Does Your Support Team Know More About Your Product Than You Do?


Did you ever think to outsource customer help? Outsourcing customer support helps with getting replies. By working with a team that has an international reach, you will ensure that all of your customers are being attended to.

In part 2 of our Intercom World Tour recap, Sabrina shares her tips in creating a working customer support team that runs like a well-oiled machine. Her team closes loops in the customer to product development cycle.

Here's what we learned...

More eyes to find the details

“If you’re not looking at all the conversations your support team is having with your customers, you’re basically throwing all that information away” -Sabrina Gordon

What we learned: This quote sparked an idea that our team should have a document that tracks all of our client / prospect conversations.

By having a system where your customer’s feedback is easily accessible you will be able to better determine how your product should evolve. You eliminate having to guess what your customers want to see in your tool, and having to randomly find people to get feedback from.

Survey feedback vs. unsolicited feedback

There is a ton of value in getting these two types of feedback.

Survey feedback is what your research team is finding. It’s important, but it’s not really relevant to the specific context that might be more relevant to you. It is a closed conversation. Survey Feedback is scoped and your team asks about things they know they want information on.

Unsolicited feedback is found in the conversations your support team is having with your customers. Intercom Support gets information that is workflow driving, open scope, and open in conversation. This method identifies the blind spots you didn’t know were questions you wanted to ask.

Wisely, Sabrina says that customer support should be like recycling, in that you should be getting two uses out of it:

  1. You’re solving a customer problem
  2. You’re solving the product problem

Key takeaway: Avoid the mistake of only looking to solve the customer problem. It results in documents and auto-responds that don’t contribute to the product problem.

Here are a couple of examples Sabrina attributes to the challenges this method creates:

If your product team isn’t getting the feedback in the things they’re shipping, they’re probably shipping more things than they should be getting feedback on.

If they’re shipping more things that the customers don’t like or the market might not want, then your product team’s work is also deteriorating.

Getting the feedback your product team needs

In the following steps, Sabrina identifies how you can create an effective process to obtain and organize information that comes back to your product team.

  1. Tag every conversation with a team and category tag
  2. With the Research team, create dashboards for each product team and look at trends in the types of conversations that are occurring
  3. Find out what to do with that information and how it can inform your roadmap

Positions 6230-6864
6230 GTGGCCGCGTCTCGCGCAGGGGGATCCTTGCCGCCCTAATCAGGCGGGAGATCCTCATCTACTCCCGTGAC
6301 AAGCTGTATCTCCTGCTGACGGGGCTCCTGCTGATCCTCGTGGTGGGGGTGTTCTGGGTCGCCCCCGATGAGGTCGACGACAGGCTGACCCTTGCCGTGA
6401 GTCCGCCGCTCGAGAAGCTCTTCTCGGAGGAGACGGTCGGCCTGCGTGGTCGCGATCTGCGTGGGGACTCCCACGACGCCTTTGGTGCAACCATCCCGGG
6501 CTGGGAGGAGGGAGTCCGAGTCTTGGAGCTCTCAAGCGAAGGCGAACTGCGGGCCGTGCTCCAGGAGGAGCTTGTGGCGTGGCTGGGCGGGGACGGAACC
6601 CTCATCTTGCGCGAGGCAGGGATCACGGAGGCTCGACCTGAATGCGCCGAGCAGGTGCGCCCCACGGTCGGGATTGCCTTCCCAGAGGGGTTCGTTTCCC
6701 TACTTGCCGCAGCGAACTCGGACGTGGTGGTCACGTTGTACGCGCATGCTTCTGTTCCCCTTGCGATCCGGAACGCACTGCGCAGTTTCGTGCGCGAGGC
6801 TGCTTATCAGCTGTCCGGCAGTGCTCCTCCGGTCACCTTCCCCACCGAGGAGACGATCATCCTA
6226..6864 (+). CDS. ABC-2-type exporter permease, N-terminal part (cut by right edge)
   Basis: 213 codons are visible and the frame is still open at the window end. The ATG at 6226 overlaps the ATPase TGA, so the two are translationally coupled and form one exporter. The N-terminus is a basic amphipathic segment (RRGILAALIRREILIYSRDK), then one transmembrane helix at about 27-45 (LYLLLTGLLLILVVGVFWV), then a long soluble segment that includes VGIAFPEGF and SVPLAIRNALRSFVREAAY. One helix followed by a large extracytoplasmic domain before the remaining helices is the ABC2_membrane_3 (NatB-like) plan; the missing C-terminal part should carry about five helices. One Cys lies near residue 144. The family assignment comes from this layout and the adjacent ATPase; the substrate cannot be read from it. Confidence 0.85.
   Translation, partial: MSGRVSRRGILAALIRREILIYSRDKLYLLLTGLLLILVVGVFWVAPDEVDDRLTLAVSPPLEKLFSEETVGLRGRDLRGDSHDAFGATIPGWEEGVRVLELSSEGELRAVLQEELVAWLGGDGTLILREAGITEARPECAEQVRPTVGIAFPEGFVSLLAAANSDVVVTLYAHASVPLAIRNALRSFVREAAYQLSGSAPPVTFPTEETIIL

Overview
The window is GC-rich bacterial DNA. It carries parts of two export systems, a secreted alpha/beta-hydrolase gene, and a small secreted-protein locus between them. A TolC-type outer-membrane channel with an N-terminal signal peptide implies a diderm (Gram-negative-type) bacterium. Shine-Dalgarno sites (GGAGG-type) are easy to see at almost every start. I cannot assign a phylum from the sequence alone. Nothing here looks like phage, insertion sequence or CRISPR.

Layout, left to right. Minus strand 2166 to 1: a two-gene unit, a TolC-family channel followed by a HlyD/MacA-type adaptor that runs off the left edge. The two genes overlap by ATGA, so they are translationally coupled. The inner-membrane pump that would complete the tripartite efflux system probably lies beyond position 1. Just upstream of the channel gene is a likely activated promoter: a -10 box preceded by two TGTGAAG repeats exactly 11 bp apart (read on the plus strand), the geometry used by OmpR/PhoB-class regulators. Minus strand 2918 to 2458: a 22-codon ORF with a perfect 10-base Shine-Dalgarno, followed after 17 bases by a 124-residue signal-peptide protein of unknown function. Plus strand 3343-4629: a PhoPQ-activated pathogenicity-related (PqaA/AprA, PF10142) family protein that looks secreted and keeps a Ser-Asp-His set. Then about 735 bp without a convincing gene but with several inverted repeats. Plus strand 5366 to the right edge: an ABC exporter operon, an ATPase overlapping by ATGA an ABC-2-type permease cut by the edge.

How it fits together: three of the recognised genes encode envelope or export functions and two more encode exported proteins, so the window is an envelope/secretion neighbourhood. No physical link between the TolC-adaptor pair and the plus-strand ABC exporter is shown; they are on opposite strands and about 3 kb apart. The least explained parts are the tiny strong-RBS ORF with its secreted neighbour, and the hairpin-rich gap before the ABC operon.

4. Ask yourself if the trend is just a spike or if it is consistently mentioned in high volume within one type of conversation
  5. Categorize these conversations and look at them individually

Sabrina’s Tips on Tagging

When you look at categorized conversations individually, a great tag to use is the unaware tag. What’s great about this conversation, is that it creates an opening for you to interact with a customer:

  • You are able to tell them that this feature already exists so there’s no waiting.
  • On the other hand, the customer needed to reach out to support for this issue, meaning that your products could be hard to find.

A Product Manager can then look at all the types of features that have been built in this tag, and can then work with the content team to either create more customer facing documents or tweak marketing content.

The Bug Report tag: with this tag, the Intercom team creates an issue on Github for their developers to fix, and then links this issue to Intercom. When the Github issue is closed, the conversation in Intercom reopens, and the support team is then able to easily follow up with their customer to tell them, hey we fixed what was broken, hope everything’s okay.

Final takeaway: Every business needs to listen to what their customers are saying. By listening, you show that you care about what features they’d like to see next, where you can then tag these conversations as a Feature Request.

The Customer Voice Report

The Intercom research team goes through the process of creating this report every quarter, listing the top 10 feature requests that people have wanted that quarter. Not every item on this list is built, but they are organized by severity to help prioritize what needs to be done.

What great service does for you and your customer

For Sabrina Gordon, a really good customer support team works closely with the product team. This will not only make your product and product team better, but it will also enable them to close that product feedback loop and iterate on the services that they’re sending to customers.

“With this process you will still inevitably ship things that are less than perfect, but if you can get that product through your product team, and then through your support team, everyone can still end up happy.” - Sabrina Gordon.

Part Three comin' up...

In the second instalment of this Intercom series, we learned about the importance of organization and feedback.

Tell us about a time when you got feedback that ultimately helped you in the comments below, and don't forget to share!


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Tags: Sales & Marketing, team management, business growth, consumer feedback, customer service, Customers, Metrics, product development, product marketing, product team, Small Business, smb, tagging, tags, task management, team, teamwork, Technology, workflow